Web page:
Power system optimisation : deterministic and stochastic annual scheduling.
Thesis DisciplineElectrical Engineering
Degree GrantorUniversity of Canterbury
Degree NameDoctor of Philosophy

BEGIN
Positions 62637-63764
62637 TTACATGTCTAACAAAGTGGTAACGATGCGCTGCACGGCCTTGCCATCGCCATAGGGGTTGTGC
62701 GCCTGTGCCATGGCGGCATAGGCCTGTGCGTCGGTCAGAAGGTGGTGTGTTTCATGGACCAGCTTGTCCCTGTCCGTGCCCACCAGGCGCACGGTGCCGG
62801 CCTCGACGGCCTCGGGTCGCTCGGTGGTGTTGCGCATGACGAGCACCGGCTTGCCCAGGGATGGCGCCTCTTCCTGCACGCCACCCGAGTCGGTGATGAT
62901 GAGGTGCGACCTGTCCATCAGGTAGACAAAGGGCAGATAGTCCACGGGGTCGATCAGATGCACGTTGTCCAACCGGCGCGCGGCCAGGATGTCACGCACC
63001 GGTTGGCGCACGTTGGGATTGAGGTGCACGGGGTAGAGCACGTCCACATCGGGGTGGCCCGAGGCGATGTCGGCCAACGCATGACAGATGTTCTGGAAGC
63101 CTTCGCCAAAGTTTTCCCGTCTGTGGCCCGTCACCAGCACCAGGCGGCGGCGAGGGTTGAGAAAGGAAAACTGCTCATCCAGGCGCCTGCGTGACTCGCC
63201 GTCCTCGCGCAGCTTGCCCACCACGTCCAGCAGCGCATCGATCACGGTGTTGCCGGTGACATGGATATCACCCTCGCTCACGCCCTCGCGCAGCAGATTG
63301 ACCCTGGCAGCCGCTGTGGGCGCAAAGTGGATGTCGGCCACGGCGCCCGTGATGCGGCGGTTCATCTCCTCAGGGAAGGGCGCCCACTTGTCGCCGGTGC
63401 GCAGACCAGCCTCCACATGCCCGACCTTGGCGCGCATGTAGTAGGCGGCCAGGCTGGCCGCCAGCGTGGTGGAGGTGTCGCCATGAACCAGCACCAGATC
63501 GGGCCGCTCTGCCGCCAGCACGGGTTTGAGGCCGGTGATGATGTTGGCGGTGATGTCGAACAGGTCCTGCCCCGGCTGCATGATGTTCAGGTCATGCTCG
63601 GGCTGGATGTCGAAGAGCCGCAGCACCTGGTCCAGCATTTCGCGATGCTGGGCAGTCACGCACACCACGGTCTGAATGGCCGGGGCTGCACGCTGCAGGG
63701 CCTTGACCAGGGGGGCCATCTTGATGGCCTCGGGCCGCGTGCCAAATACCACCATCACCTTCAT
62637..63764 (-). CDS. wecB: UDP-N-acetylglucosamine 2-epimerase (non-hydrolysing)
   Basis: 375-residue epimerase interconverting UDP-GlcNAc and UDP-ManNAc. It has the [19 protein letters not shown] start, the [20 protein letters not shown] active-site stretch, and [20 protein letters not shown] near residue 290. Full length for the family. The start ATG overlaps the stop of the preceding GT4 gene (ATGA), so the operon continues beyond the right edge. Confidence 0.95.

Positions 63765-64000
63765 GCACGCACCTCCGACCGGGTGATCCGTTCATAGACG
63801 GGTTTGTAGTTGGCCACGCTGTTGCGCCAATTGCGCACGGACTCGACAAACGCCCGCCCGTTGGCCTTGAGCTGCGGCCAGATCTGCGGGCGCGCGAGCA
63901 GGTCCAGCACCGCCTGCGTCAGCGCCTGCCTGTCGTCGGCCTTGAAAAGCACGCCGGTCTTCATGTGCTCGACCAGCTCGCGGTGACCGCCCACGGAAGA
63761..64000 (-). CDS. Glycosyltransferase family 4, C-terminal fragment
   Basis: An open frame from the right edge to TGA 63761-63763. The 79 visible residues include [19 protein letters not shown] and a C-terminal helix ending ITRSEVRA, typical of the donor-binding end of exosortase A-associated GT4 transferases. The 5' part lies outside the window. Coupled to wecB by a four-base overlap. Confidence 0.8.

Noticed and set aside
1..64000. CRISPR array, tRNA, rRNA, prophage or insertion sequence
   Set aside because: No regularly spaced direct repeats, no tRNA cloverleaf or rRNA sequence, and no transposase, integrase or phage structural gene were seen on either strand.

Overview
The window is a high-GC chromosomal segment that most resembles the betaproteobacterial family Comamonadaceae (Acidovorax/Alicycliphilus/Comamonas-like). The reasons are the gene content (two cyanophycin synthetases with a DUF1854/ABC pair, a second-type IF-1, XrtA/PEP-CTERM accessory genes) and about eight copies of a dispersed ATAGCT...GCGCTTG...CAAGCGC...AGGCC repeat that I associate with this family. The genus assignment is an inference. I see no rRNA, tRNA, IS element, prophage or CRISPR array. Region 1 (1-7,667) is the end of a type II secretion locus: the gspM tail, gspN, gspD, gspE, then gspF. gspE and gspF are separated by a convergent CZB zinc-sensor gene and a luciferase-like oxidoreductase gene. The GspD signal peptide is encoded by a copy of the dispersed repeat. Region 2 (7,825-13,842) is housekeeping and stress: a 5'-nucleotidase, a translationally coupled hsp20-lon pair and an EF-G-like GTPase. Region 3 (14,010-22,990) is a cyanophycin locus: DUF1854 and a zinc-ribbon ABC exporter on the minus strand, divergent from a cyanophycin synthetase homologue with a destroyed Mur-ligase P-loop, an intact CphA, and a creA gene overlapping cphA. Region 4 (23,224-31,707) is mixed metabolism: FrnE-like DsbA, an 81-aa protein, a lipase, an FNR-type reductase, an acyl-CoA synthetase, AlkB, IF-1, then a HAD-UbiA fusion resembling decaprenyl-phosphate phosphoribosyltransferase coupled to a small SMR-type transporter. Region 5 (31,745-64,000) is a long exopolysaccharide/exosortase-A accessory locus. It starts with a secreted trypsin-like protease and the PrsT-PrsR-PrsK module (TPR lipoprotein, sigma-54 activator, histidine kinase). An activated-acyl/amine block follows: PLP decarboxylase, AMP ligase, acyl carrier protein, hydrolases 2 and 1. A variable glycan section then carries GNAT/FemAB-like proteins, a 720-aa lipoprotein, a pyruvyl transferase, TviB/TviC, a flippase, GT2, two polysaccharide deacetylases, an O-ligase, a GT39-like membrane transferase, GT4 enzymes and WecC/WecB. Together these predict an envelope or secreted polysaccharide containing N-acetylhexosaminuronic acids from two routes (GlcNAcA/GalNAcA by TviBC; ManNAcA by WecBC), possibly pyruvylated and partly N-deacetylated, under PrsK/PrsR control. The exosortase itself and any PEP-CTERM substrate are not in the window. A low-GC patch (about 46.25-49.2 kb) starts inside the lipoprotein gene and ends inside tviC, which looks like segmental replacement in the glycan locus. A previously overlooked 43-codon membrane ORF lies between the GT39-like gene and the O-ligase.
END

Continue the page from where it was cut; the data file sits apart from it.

The optimisation of hydro-thermal power systems over a one year horizon is investigated. The objective is to minimise fuel costs by appropriate scheduling of releases from large hydro storage lakes. Fuel cost is the principle avoidable expense in operating such a system as hydro station costs are independent of power generated. A deterministic model is described. It represents all stations fed by each reservoir as one equivalent station. All generation and storage constraints are handled. Transmission losses are determined by a simple d.c. load flow loss coefficients method. A Hamiltonian approach is used to convert this model to a static problem which we can solve by a non-linear programming method. A conjugate gradients algorithm was developed, with emphasis on robustness and accuracy, which successfully solved a number of variants of the problem. As an example, the New Zealand system is solved. It includes eight reservoirs, six thermal stations, and the transmission constraint on a D.C. link. A one reservoir equivalent of this system is used to study various stochastic inflow effects. Stochastic dynamic programming is shown to give quite different results to deterministic methods. A linear feedback algorithm representing storage probability distributions by a Gaussian plus an impulse is tested. This sub-optimal method does not suffer from the dimensionality barrier of D.P. methods. It is thought to have the potential to provide a practical stochastic scheduling method, for the multi-reservoir case.